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Tips on GNU Octave

  • Get some books
  • It's inefficient on the CPU, so use it for fun and prototyping.


# NOTE: numbers passed into argv are treated as (ascii) char
# must convert with str2num, or some other
e.g. (call script with ./script 20

arg_list = argv();

# NOTE: numbers passed into argv are treated as (ascii) char
# which means 0 is around 40 in binary.
# must convert with str2num, or some other
# cast() will not fix this (as it casts the binary)

display("How long is: ")
news2 = str2num(HOWLONG)
display("news2 is now: ")

if loop

#don't forget quotes on numbers here
#if  HOWLONG == "1"
#       SQLQUERYNUM = 288;
#elseif HOWLONG == "3"
#       SQLQUERYNUM = 288 * 3;
#elseif HOWLONG == "7"
#       SQLQUERYNUM =  288 * 7;
#elseif HOWLONG == "14"
#       SQLQUERYNUM = 288 * 14;
#display("incorrect time to search")
#display("Try, 1, 3, 7, 14")


  1. basic sprintf (req's quotes)
  2. val1="test"
  3. val2="something"
  4. sprintf("%s%s",val1,val2)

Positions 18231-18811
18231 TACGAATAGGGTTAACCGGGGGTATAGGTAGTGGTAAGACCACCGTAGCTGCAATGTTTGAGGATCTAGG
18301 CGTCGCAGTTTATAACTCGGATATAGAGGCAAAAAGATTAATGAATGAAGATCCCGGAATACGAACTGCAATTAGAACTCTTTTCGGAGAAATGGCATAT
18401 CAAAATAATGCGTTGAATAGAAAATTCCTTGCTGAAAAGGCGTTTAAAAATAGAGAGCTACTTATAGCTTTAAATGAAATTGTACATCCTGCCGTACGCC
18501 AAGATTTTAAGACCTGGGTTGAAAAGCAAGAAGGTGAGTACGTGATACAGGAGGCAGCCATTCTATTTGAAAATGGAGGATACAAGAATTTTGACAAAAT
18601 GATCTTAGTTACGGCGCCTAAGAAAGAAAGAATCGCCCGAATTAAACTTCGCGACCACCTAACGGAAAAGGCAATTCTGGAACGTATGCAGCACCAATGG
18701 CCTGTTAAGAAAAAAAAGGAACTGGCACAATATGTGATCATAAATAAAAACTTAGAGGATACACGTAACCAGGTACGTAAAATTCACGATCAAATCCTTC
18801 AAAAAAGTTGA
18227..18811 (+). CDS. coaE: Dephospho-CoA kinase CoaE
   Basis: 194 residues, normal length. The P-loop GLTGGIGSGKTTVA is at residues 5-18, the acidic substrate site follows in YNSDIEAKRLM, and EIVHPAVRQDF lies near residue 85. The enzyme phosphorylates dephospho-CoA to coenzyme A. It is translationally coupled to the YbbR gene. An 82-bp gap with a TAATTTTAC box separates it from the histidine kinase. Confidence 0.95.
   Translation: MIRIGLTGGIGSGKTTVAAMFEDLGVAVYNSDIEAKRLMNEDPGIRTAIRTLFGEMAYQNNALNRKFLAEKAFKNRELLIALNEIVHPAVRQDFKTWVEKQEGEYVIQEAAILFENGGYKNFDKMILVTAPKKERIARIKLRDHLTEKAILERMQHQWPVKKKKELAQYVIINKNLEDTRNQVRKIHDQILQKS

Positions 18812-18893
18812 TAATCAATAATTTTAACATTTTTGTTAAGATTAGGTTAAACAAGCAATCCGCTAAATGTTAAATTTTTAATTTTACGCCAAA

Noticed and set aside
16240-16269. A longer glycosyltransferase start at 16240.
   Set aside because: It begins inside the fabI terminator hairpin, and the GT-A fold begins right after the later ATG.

5. if you want to assign to variable, sprintf(variable,"%s%s",val1,val2)
  6. won't work, but ofc
  7. newvar = sprintf("%s%s",val1,val2)
  8. will

call function with parenthesis or not

  1. dynamically generate print filename at runtime
  2. https://www.mathworks.com/matlabcentral/answers/148-how-do-i-dynamically-generate-a-file-name-for-save-in-matlab
  3. essentially, if you myvar = sprintf(something...)
  4. you have to print(myvar)
  5. not print myvar
  6. so parenthesis are required (but they are not always required for e.g. print)

invert Y axis

  1. display(p(:,2)) (all times)
  2. display(p(:,1)) (all values)
  3. vals = p(:,1)
  4. EDIT: the below was a bug.
  5. it appears you can't invert the (p(:,1)) in plot, with either common commands used to invert Y axis.
  6. these cmds are: axis(ij) after plot, as well as set(gca,'YDir','reverse');, and plot (flipud(p(:, 2)), p(:, 1)) (this latter one inverts only the X axis, not Y
  7. so instead, send it to a new variable
  8. flipud(vals)
  9. EDIT: this isn't what I want to do. it flips the array upside down. instead, I want the high end
  10. of the y axis to be at the bottom, and the low numbers to be at the top.
  11. https://savannah.gnu.org/bugs/?47223
  12. I dug into the bug tracker, and also dl'd source code. looks like i have an old version
  13. installing debian 10 resolved this (could also have used backports in stretch).

Database Package with Devuan 9

Devuan ascii has octave 4.0. ascii backports has 4.4, but not octave-struct (without breaking in devuan). Must migrate to Devuan Beowulf to get full octave 4.4.